Chinese science fiction novels winning awards, growing in popularity

Global Business


China’s science fiction convention kicked off in Beijing on Thursday, bringing together sci-fi writers, researchers from China and other countries, and sci-fi fans to share their experiences and knowledge.

The best novels from the Chinese Science Fiction Galaxy Awards are also getting attention.

CCTV’s Liu Li reports.

It seems that movies are the easiest way for people to get to know science fiction, but most science fiction movies are not from China, and neither are books. For general readers, the most Chinese science fiction they know about is the novel “The Three-Body Problem” that won an international award.

Liu Cixin won the 2015 Hugo Award with his novel “The Three-Body Problem” and just a year later, Hao Jingfang claimed the accolade with her story “Folding Beijing.”

The most recent award has grabbed people’s attention once again, as China’s science fiction industry continues to develop.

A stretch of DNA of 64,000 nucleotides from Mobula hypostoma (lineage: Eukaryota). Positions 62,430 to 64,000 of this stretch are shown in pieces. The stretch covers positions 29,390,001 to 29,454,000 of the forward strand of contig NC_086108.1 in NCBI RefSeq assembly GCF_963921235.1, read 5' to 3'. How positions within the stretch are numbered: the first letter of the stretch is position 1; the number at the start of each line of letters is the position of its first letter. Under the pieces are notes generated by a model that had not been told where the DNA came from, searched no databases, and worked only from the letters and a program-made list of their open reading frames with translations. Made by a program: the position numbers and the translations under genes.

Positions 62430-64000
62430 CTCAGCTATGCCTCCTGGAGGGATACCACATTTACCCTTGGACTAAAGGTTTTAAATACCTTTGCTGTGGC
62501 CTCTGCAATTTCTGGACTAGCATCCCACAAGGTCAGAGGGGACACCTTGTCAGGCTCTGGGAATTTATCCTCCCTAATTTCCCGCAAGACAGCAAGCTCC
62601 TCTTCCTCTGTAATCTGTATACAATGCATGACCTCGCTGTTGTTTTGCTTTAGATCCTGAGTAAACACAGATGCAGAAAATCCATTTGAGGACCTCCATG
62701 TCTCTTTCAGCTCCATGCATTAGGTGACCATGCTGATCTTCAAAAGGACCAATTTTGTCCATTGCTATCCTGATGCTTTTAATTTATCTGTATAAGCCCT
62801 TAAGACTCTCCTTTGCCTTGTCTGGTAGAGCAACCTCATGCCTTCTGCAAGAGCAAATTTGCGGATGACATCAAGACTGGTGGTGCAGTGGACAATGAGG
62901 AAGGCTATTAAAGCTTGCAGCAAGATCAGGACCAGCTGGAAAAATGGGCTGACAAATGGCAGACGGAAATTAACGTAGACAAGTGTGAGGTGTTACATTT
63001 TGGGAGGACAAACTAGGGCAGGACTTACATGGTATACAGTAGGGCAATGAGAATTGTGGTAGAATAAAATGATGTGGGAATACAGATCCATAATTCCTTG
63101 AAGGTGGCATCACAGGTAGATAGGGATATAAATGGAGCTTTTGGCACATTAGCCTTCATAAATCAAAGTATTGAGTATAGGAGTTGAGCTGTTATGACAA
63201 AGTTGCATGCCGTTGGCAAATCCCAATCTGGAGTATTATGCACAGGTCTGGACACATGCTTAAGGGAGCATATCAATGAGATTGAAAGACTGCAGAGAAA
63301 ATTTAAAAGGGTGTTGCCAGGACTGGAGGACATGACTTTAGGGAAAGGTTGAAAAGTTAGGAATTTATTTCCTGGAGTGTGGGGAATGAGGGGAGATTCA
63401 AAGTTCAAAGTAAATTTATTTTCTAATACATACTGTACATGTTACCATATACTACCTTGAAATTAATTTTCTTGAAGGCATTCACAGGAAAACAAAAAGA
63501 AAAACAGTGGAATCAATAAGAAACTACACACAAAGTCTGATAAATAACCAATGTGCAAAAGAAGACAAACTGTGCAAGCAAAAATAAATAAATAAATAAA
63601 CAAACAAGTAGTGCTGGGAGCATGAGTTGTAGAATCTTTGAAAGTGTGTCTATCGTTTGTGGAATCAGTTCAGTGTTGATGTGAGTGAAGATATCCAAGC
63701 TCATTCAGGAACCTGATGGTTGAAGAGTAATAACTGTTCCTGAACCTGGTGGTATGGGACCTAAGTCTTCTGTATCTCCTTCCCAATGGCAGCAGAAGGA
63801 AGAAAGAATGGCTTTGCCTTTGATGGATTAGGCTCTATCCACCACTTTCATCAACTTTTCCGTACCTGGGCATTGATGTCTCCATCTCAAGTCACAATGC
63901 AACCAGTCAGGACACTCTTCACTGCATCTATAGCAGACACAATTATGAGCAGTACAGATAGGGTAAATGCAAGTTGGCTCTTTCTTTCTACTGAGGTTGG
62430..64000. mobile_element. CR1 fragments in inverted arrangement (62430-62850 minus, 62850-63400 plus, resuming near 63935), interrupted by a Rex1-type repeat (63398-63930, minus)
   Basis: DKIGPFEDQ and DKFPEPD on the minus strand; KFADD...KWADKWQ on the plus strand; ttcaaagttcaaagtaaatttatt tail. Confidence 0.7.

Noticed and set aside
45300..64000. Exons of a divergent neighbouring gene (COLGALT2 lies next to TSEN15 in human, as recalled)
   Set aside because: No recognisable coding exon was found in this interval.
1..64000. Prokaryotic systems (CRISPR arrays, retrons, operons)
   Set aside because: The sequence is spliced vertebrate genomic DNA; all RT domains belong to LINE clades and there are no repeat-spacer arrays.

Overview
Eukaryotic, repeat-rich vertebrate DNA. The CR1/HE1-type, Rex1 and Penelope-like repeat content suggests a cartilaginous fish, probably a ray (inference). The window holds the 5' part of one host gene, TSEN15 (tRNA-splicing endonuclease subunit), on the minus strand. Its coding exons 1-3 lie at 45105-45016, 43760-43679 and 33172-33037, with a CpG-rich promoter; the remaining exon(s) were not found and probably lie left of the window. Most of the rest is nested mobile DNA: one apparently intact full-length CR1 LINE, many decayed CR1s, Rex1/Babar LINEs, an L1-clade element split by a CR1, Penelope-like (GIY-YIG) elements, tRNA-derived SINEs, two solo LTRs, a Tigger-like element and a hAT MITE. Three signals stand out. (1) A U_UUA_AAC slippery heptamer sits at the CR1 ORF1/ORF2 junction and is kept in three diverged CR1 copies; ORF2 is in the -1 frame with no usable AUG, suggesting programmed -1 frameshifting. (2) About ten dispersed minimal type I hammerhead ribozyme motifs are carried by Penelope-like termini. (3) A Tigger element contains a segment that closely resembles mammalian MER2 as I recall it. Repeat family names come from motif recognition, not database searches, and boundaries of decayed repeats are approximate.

However, China’s science fiction market is still small in scale. There are only about 200 Chinese sci-fi novelists. And the number of those considered highly skilled at the genre comes to less than 30- far behind countries like U.S. and Japan.

Science fiction fans are normally young, including middle school and university students. Chinese sci-fi researchers say that bodes well for the future, since young readers can fuel demand for many years ahead.

Researchers also said science fiction should be more mass market-oriented. But in order to stimulate the public’s interest, it requires a steady supply of quality works.

“Developing sci-fi movies is the trend now,” Liu Cixin said. “That is highly likely to drive the public’s interest back toward sci-fi literature.”

“Chinese science fiction should adapt to this trend in the new media era,” Liu gave his own suggestion.

Science fiction is regarded as a kind of genre without borders, talking about issues common to all humanity.

In fact, more communication and exchanges between China and other countries in science fiction are starting to take place.

However, it is far from enough. More sci-fi writers will be needed to carry the genre further in Chinese market.

Neil Clarke on sci-fi market in China

For more on China’s burgeoning sci-fi market, CCTV America’s Rachelle Akuffo spoke to Neil Clarke, publisher and editor-in-chief of Clarkesworld Magazine.